Ahh! Thanks for that. I missed the "funny brackets" meaning floor and celing functions.
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  7. #7
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    \lfloor \log_{b}{k} \rfloor + 1 = \lceil \log_{b}{\left( k+1 \right)} \rceil

    You'll probably recognize \lfloor \log_{b}{k} \rfloor + 1 as the usual way of finding the number of digits used to represent positive integer k in base b positional notation.

    So now I'm trying to prove the equation by proving that the number of digits of k in base b can be identified as \lceil \log_{b}{\left( k+1 \right)} \rceil. I think I've got it but I'll post my results shortly for you kind folks to critique.
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  8. #8
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    Verify?

    Quote Originally Posted by Andre View Post
    Can you prove or disprove this floor/ceiling equation for positive integers k and b, b \geq 2?
    \lfloor \log_{b}{k} \rfloor + 1 = \lceil \log_{b}{\left( k+1 \right)} \rceil
    Let positive integer m be the number of digits used to represent positive integer k in base b notation.

    We know immediately that b^{m-1} is the smallest integer that uses m digits in base b, so b^{m-1} \leq k \Longrightarrow m \leq \log_{b}{k}+1.

    We also know that b^m - 1 is the largest integer that uses m digits in base b, so b^m - 1 \geq k \Longrightarrow m \geq \log_{b}{\left( k+1 \right)}.

    b^m>k \Longrightarrow m > \log_{b}{k}

    \log_{b}{k} < m \leq \log_{b}{k}+1 \Longleftrightarrow m = \lfloor \log_{b}{k} \rfloor + 1

    It could also be stated that \log_{b}{\left( k+1 \right)} \leq m \leq \log_{b}{k}+1.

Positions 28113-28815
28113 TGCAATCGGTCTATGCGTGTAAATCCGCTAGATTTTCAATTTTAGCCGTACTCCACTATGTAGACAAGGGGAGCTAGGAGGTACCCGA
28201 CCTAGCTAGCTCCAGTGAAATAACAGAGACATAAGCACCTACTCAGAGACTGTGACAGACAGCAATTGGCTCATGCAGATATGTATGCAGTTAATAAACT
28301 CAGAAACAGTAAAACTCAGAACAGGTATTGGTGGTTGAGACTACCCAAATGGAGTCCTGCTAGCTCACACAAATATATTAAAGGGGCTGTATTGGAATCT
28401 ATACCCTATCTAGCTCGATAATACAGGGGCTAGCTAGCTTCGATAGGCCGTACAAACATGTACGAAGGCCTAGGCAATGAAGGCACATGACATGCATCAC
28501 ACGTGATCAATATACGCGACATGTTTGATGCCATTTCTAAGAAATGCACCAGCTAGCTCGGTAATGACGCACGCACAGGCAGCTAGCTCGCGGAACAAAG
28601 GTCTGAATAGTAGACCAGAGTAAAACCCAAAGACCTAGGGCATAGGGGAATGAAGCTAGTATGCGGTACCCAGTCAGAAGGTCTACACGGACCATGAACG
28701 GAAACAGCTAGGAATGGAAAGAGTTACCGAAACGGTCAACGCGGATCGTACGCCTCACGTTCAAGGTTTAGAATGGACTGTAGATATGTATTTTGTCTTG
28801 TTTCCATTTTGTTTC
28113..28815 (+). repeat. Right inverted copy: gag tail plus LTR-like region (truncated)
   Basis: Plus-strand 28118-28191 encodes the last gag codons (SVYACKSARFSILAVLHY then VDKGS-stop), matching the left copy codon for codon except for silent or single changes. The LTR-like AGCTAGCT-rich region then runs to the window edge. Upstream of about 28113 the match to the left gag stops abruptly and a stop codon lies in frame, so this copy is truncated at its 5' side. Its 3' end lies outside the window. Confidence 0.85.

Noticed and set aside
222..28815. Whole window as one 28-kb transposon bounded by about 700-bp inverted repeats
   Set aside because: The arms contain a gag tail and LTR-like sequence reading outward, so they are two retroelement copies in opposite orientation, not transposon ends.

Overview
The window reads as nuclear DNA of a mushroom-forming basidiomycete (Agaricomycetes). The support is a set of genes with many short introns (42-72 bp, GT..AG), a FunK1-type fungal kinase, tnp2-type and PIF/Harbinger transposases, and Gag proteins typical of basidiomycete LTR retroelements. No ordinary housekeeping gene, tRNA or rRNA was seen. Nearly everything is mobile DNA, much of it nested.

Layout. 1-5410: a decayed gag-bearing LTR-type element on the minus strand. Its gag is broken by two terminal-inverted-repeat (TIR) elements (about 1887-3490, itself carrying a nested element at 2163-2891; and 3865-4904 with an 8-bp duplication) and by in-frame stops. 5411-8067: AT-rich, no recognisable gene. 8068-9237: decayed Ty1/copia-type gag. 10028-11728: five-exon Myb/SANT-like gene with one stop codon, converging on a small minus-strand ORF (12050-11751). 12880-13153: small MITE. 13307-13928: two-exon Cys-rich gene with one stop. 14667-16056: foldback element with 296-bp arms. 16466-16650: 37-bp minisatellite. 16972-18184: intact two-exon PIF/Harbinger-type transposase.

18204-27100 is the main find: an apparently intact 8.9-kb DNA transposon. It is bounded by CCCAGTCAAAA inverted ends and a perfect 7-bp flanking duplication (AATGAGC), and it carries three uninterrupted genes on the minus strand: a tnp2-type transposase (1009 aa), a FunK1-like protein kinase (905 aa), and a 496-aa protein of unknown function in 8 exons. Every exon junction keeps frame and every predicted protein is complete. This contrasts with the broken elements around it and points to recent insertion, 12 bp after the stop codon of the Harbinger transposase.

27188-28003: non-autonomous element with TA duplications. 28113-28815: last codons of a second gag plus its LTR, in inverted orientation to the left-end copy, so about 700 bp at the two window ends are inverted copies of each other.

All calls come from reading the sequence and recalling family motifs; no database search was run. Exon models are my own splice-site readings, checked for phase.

\log_{b}{\left( k+1 \right)}+1 > \log_{b}{k}+1

    \log_{b}{\left( k+1 \right)} \leq m < \log_{b}{\left( k+1 \right)}+1 \Longleftrightarrow m = \lceil \log_{b}{\left( k+1 \right)} \rceil


    First of all, is this correct? Second, how would you word this more formally and/or elegantly? I'm working on a CS paper where math is not the focus, but of course it must be correct, and it might as well be pretty. Thanks!
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  9. #9
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    Looking back, that last attempt was misleading at best. I don't know why this one has been so hard for me to figure out. This should be better:

    \lfloor \log_{b}{k} \rfloor + 1 = \lceil \log_{b}{\left( k+1 \right)} \rceil

    Let positive integer m be the number of digits used to represent positive integer k in base b notation.
    1. We know immediately that b^{m-1} is the smallest integer that uses m digits in base b, so b^{m-1} \leq k \Longrightarrow m \leq \log_{b}{k}+1.

    2. We also know that b^m - 1 is the largest integer that uses m digits in base b, so b^m - 1 \geq k \Longrightarrow m \geq \log_{b}{\left( k+1 \right)}.

    3. We could say that \log_{b}{k} < \log_{b}{\left( k+1 \right)} \leq m \leq \log_{b}{k}+1.

    4. There exists exactly one integer m which satisfies \log_{b}{k} < m \leq \log_{b}{k}+1.

    5. Since every integer power of b is itself an integer, there does not exist an integer m to satisfy \log_{b}{k} < m < \log_{b}{\left( k+1 \right)}.

    6. Therefore, there exists exactly one integer m which satisfies \log_{b}{\left( k+1 \right)} \leq m \leq \log_{b}{k}+1.

    7. Equivalently, \lceil \log_{b}{\left( k+1 \right)} \rceil = m = \lfloor \log_{b}{k} \rfloor + 1.